Forces of nature are controlled by or imbued with the supernatural Present (Source)
Fox (1924), pp. 262

Classes of Tapu

Kinship tapu Present (Source)
Scott (2007), pp. 157
Resource management tapu Present (Source)
Fox (1924), pp. 297
Social hierarchy tapu Present (Source)
Fox (1924), pp. 297

Mana

Mana as a personal quality Absent (Source)
Blust (2007), pp. 418
Mana related to social influence or technical skill Absent (Source)
Mana as a spiritual or religious concept Present (Source)
Blust (2007), pp. 418
Practice +

General Supernatural Practices

Headhunting Absent (Source)
Fox (1924), pp. 78-137, 201-280, 305-313
Costly sacrifices and offerings Present (Source)
Fox (1924), pp. 112-114
Size of largest ritual social group Larger than the largest political community in the culture (Source)
Scott (2007), pp. 75-82, 315-316
Political and religious differentiation Considerable overlap between religious and political leaders (Source)
Fox (1924), pp. 116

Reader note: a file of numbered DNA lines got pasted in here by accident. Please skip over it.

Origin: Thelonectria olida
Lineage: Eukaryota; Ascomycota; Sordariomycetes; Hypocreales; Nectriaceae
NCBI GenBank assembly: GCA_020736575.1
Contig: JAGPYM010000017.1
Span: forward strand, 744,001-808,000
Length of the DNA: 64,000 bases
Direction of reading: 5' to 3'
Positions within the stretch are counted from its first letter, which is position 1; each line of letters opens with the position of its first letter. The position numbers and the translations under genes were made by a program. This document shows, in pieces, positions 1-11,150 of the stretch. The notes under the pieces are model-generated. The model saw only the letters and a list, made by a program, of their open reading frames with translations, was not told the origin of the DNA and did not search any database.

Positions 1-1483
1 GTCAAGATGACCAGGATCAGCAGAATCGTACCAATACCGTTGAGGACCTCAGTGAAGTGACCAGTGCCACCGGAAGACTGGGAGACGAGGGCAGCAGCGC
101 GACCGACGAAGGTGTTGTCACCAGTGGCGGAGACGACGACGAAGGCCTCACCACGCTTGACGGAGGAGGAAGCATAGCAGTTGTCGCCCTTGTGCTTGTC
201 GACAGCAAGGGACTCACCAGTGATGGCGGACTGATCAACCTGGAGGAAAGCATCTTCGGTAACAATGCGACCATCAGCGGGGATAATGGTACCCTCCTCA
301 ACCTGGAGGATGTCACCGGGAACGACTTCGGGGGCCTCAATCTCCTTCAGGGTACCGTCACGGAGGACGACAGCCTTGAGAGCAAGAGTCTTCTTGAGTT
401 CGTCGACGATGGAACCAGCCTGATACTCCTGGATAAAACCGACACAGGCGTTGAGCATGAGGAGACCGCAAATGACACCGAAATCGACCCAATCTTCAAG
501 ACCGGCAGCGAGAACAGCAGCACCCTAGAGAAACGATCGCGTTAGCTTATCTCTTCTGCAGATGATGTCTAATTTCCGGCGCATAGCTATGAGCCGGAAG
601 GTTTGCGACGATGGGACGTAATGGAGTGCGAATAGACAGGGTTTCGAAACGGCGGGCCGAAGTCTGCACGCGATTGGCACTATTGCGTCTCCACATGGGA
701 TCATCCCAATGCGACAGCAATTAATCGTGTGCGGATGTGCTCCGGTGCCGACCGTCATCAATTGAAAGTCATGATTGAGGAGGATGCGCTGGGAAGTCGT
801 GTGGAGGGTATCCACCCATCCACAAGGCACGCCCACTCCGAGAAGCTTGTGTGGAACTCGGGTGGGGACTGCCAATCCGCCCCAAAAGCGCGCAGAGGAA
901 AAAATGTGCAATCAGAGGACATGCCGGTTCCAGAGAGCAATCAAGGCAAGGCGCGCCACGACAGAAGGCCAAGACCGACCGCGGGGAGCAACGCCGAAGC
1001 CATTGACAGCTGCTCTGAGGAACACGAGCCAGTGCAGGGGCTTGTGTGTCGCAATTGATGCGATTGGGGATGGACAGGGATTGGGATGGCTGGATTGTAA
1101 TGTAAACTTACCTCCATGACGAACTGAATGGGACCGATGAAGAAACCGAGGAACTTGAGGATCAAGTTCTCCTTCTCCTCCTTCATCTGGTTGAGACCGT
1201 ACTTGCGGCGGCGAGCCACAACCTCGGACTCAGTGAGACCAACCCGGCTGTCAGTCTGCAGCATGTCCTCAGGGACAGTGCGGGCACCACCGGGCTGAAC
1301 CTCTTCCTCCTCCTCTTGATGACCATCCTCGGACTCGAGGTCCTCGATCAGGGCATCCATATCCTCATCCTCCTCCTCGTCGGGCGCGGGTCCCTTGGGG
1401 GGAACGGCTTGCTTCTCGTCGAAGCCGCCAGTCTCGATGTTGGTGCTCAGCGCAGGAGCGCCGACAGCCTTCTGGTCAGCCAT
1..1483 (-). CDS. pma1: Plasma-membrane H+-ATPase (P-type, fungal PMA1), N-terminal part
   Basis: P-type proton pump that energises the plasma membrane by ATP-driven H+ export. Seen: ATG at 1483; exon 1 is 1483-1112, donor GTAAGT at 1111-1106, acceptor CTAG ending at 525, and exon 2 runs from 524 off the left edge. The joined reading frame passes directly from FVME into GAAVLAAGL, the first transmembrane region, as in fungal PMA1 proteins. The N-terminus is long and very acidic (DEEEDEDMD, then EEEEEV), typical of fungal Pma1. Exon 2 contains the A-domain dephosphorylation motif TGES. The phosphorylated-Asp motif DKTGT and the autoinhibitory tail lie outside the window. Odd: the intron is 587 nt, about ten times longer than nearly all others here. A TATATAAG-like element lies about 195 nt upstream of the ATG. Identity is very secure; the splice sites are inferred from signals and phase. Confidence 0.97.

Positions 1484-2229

Rites

Piercing Present in the culture as a rite or feature of a rite (Source)
Fox (1924), pp. 184, 190
Scarification Present in the culture as a rite or feature of a rite (Source)
Fox (1924), pp. 184, 190
Tattooing Present in the culture as a rite or feature of a rite (Source)
Fox (1924), pp. 184, 190
Social Environment +
Population of largest political community 1,000-9,999 (Source)
Fox (1924), pp. 8, 305
Importance of Patrilateral descent Low (Source)
Scott (2007), pp. 6, 22
Importance of Matrilateral descent High (Source)
Scott (2007), pp. 6, 22
Polygamy Limited polygyny (Source)
Hays (1991E), pp. 289
Marital residence Patrilocal or virilocal - with husband's kin (Source)
Hays (1991E), pp. 289

Conflict

Conflict within communities Moderate (Source)